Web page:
This will be important for all of us who have flood insurance.
Florida Realtors have endorsed a plan moving through Congress, which may make it easier for people who already have flood insurance to manage cost increases. Here’s the full story:
Once again, our national flood insurance program is up for renewal. Lots to consider, admirably reflected in this article from Florida Realtors.
There have been a LOT of floods in the news lately. And with weather (and maybe climate) turning nastier all the time, flood insurance is more important than ever.
Realtors and the National Flood Insurance Program support a recent bill that’s passed the House and headed for the Senate. It will allow homeowners to choose between the NFIP flood insurance and private flood insurance, without suffering financial penalties for returning to NFIP.
It’s a bit arcane, but this fix was needed, and should help private insurers establish a more reasonable market for their services. Here’s the story:
For those of us who live on Anna Maria Island, the ‘fixing’ will end up taking money out of our pockets. Already, flood insurance rates are going up about 18 percent each year, which means a lot to people who have such insurance on a ground-level home. For those in homes whose lowest occupied floor are at 10 feet above base flood elevation, the hit is less.
But it’s clear that something needs to be done, and not just along the coast, but along rivers, bays and other inland flood zones. It seems that this brief article leaves a lot unsaid. For example, ‘How?’
It is now easier for homeowners to get flood insurance premiums included in the escrow portion of their monthly mortgage payments. Federal authorities issued new rules that actually require lenders to make this possible beginning in the first of 2016.
Here’s the story: CLICK HERE
After April 1, flood insurance rates can go up as much as 18% per year. It’s a new world for flood insurance.
Here’s the story from Florida Realtors: CLICK HERE
Beginning today, the National Flood Insurance Program will roll back new policy rates to the same amount the prior homeowner paid in October, 2013.
This is welcome news to sellers and buyers of older, pre-FIRM (Flood Insurance Rate Map) homes built on grade.
Here’s the complete article from Florida Realtors:
So, the third or fourth shoe is dropping on flood insurance. It’s hard to keep count anymore.
Yesterday, FEMA made some statements intended to clarify recent legislation and changes to flood insurance.
The upshot is, don’t cancel your insurance, and whatever happens, pay the premium and await a refund, if it comes to that.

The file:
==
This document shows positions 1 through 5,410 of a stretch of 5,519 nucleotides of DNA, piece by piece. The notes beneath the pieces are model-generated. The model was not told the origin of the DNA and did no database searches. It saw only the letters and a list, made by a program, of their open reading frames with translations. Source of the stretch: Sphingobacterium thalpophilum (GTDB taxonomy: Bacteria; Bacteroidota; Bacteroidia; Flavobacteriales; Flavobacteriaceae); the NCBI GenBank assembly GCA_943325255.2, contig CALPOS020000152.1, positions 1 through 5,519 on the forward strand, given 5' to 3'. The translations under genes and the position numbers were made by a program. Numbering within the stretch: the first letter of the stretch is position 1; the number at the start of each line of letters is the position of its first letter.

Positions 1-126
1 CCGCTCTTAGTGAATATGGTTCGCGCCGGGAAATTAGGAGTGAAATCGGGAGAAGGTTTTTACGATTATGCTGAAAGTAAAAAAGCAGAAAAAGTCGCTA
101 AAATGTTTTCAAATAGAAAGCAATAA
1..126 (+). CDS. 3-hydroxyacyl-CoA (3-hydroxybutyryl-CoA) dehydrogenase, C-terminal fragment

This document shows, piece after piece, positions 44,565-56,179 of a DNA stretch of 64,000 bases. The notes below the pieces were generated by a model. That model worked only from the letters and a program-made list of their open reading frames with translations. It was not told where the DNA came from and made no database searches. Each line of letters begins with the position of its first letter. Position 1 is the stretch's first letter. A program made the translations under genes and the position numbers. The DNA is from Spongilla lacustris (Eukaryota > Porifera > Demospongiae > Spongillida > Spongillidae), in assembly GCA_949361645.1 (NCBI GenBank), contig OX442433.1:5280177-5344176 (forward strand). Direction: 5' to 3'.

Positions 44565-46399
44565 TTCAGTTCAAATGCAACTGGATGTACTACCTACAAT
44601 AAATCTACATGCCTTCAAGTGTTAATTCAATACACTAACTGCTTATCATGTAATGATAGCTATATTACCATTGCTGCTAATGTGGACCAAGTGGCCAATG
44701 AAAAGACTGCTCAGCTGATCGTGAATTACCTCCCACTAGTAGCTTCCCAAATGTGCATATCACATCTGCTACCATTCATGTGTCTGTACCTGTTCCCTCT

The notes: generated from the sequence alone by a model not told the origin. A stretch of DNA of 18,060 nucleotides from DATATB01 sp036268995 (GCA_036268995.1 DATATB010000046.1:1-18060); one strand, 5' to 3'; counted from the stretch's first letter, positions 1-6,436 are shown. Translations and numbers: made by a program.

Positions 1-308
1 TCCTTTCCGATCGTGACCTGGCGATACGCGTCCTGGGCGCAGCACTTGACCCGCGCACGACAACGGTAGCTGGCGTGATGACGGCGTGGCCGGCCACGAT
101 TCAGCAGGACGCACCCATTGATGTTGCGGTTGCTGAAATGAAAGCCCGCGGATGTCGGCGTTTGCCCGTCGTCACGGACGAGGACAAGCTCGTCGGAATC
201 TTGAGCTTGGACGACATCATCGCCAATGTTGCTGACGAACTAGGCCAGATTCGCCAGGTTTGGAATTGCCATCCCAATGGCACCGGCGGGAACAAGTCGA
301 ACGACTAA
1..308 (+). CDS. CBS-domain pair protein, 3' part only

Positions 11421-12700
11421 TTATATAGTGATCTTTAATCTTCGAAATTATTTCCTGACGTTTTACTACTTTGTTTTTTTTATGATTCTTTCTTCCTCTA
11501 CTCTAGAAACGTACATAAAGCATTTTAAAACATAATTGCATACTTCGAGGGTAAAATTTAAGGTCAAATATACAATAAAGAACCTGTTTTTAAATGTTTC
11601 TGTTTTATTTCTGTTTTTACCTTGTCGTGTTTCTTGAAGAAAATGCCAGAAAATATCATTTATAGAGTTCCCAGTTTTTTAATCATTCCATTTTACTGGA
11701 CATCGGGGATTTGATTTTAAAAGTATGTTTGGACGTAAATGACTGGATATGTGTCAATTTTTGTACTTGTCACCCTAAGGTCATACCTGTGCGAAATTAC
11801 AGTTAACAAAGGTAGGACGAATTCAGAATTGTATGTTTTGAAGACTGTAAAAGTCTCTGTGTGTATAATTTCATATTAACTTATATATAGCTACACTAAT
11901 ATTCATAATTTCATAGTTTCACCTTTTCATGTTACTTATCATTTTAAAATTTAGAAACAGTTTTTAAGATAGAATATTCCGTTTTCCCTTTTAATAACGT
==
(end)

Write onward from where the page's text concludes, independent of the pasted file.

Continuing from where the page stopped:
Could be some new rates will be extravagantly high, and homeowners are advised to go ahead and pay, but work toward getting a refund more in keeping with the new laws.
Here’s Florida Reator’s take on the news:
It’s been a busy news cycle for folks interested in Anna Maria Island. Today, I’m posting both flood insurance and rental limitation updates.
First, the State of Florida is still tweaking legislation that would allow private insurers to offer flood insurance, at what they believe would be lower rates than those offered by the National Flood Insurance Program through insurance agencies. Naturally, time will be required to see if A) the legislation passes, and B) if it passes, will it work!
Here’s the Flood Story.
As you’re probably aware, limitation of vacation rentals has been a big item for both owners of homes or condos near so-called, ‘noisy, rude, trash and traffic generating party houses,’ and the owners of the ‘party houses’ who feel that their rights will be violated if they are not allowed to rent them.
This is particularly true of Holmes Beach and Anna Maria, with different backgrounds, but similar current desires. In Holmes Beach, a zone was created (R2) for properties to be rented for as short a time as one week; all other zones are to be rented for one month or more. That came to pass in 2007. In Anna Maria, there have never been any limitations passed by the city commission; one may rent by the hour (theoretically). Bradenton Beach allows rentals of ‘whatever length,’ and does not seem bothered by any of the turmoil generated by short-term renters in the other two cities.
At this time, it appears that the two houses of the Florida Legislature, which don’t agree on much, have two versions of a bill which it is believed will limit the limitation of short-term rentals to one week.
.What is it ‘they’ say? Half a loaf is better than no loaf. Looks like compromise at work here. Read the story.